It's not all rainbows and roses, but it’s not all angst and anger either.
By Cecily Creighton
I live in a lively house. It is often loud, always active and someone is always missing something when it’s time to run out the door. Never fails. Last summer, when my twins, ("the babies” as we called them for the first 7 or 8 years of their lives), turned 13 I realized I was entering a new era in our home. I would be raising four teenagers for the next several years and I didn’t really know what to expect.
It is challenging at times. I am definitely driving more than I ever did before as their interests, and friends, and appointments increasingly vary. We struggle to find a balance between asking them to pitch in more around the house and making sure they have plenty of time for academics that will affect their futures. The oldest sometimes pushes my buttons and I find myself feeling like I’m in an episode of Family Ties as she stomps, a la Mallory, up the stairs. I have THREE daughters, so at least four nights of the week, one or the other needs to have a talk about something. These are not giant upheavals, but usually rather quiet tears. Listening. Hugs. Tissues, smoothing of hair, gentle suggestions, more hugs, deep breaths, and usually they feel better and it’s off to bed. My son is easy. Funny, but guarded, and it can be hard to get him to open up. He is a picky eater, but as he hits what looks to be a HUGE growth spurt, that is getting better all the time.
It's not all rainbows and roses, but it’s not all angst and anger either. Parenting is hard work. There are tough days and there are great ones, and lots of the time we are too busy to notice which is which. But it is the times that we do notice that I find are the most delightful. A glimpse of pure gold that keeps us hanging on for the next one.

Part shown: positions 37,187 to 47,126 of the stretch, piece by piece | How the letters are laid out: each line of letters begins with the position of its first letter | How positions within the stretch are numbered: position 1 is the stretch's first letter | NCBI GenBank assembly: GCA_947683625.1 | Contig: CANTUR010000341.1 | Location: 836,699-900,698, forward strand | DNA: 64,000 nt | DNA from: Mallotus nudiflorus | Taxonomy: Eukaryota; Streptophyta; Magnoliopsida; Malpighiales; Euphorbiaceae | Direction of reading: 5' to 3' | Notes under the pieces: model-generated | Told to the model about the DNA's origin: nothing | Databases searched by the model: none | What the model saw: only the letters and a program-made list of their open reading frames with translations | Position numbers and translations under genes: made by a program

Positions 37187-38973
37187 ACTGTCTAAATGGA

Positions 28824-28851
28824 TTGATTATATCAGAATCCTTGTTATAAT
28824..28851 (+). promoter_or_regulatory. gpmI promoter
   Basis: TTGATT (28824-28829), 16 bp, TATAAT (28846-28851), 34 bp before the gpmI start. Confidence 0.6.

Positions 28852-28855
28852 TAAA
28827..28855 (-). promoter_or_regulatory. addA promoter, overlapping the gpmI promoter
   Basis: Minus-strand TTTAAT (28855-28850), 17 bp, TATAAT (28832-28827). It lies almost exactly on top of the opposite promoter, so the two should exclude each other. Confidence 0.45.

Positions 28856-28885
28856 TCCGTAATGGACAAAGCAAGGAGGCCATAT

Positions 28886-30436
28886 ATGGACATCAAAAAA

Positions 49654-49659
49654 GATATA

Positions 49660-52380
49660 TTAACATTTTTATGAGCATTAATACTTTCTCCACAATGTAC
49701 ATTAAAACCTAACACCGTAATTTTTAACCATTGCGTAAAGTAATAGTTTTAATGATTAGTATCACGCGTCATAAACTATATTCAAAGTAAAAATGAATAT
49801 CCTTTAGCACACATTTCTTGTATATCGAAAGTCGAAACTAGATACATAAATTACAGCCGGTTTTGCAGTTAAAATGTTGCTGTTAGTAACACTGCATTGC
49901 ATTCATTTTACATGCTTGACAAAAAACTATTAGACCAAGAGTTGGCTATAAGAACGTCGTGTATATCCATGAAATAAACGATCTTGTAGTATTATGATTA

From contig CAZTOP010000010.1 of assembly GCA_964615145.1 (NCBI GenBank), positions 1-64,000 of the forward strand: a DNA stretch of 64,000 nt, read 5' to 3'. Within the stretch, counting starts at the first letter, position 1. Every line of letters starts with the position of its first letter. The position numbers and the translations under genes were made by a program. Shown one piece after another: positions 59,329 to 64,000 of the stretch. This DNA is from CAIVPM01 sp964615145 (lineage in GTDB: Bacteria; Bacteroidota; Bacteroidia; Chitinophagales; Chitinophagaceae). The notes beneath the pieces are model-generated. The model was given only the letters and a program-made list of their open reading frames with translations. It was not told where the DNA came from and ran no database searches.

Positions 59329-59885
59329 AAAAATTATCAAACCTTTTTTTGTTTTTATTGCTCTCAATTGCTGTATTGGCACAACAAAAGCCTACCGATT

A few weeks ago, I had to work so my husband took my kids out for dinner. Since all the limbs are getting rather long, he sat in his own booth and had a ball as he watched all four of them laugh and talk and show each other memes until he finally dragged them out of the hamburger joint. He came home still basking in the golden glow to tell me all about it. Then, the other night, we wanted to show them a movie from our all-time favorites list. My husband went up to announce tonight’s feature, but he came back down and said “Not tonight, you should hear how much they are laughing up there.” I forget that he is at work all day and doesn’t always get to see how much the kids actually like each other.
Is it because we homeschool? Is it because we moved a few times, so they have learned to rely on each other? Can they possibly understand how precious this time is and that in a few short years they will all scatter to college and beyond? Whatever the reasons, we are thankful that our teens are pals. The other day I ran upstairs to find my oldest daughter reading to the other kids. Another golden moment that helps make all the harder, messy moments worth it.
I know this time is fleeting. I know it won’t last much longer. My “babies” are turning 14 tomorrow. My oldest is 18, so I know how fast the time goes. I know how much worry and struggle lies ahead. But for now, and for always, for these teenagers that call me mom and consume my days, I am thankful.